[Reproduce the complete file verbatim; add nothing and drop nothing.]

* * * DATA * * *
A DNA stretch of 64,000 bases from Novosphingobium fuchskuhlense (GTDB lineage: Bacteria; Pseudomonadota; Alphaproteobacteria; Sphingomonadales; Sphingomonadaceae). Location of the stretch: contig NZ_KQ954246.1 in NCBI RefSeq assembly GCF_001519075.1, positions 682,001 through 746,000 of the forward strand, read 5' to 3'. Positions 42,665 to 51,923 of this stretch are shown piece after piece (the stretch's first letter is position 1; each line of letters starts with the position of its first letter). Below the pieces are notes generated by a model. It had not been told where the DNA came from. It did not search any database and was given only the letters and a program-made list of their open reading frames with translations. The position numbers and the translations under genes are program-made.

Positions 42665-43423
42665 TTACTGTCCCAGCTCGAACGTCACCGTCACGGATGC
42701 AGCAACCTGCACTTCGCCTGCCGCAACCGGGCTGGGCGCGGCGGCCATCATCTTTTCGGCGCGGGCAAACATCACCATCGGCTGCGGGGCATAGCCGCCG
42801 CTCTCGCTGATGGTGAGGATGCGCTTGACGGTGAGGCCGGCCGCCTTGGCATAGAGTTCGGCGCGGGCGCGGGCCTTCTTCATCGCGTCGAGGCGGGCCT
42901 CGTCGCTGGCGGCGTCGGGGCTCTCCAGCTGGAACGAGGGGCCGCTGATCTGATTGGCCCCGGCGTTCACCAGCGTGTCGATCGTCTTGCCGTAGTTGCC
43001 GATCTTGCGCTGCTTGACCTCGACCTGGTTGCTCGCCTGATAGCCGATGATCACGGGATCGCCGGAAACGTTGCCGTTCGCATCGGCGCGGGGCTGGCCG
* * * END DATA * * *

A DNA stretch of 64,000 bases from Novosphingobium fuchskuhlense (GTDB lineage: Bacteria; Pseudomonadota; Alphaproteobacteria; Sphingomonadales; Sphingomonadaceae). Location of the stretch: contig NZ_KQ954246.1 in NCBI RefSeq assembly GCF_001519075.1, positions 682,001 through 746,000 of the forward strand, read 5' to 3'. Positions 42,665 to 51,923 of this stretch are shown piece after piece (the stretch's first letter is position 1; each line of letters starts with the position of its first letter). Below the pieces are notes generated by a model. It had not been told where the DNA came from. It did not search any database and was given only the letters and a program-made list of their open reading frames with translations. The position numbers and the translations under genes are program-made.

Positions 42665-43423
42665 TTACTGTCCCAGCTCGAACGTCACCGTCACGGATGC
42701 AGCAACCTGCACTTCGCCTGCCGCAACCGGGCTGGGCGCGGCGGCCATCATCTTTTCGGCGCGGGCAAACATCACCATCGGCTGCGGGGCATAGCCGCCG
42801 CTCTCGCTGATGGTGAGGATGCGCTTGACGGTGAGGCCGGCCGCCTTGGCATAGAGTTCGGCGCGGGCGCGGGCCTTCTTCATCGCGTCGAGGCGGGCCT
42901 CGTCGCTGGCGGCGTCGGGGCTCTCCAGCTGGAACGAGGGGCCGCTGATCTGATTGGCCCCGGCGTTCACCAGCGTGTCGATCGTCTTGCCGTAGTTGCC
43001 GATCTTGCGCTGCTTGACCTCGACCTGGTTGCTCGCCTGATAGCCGATGATCACGGGATCGCCGGAAACGTTGCCGTTCGCATCGGCGCGGGGCTGGCCG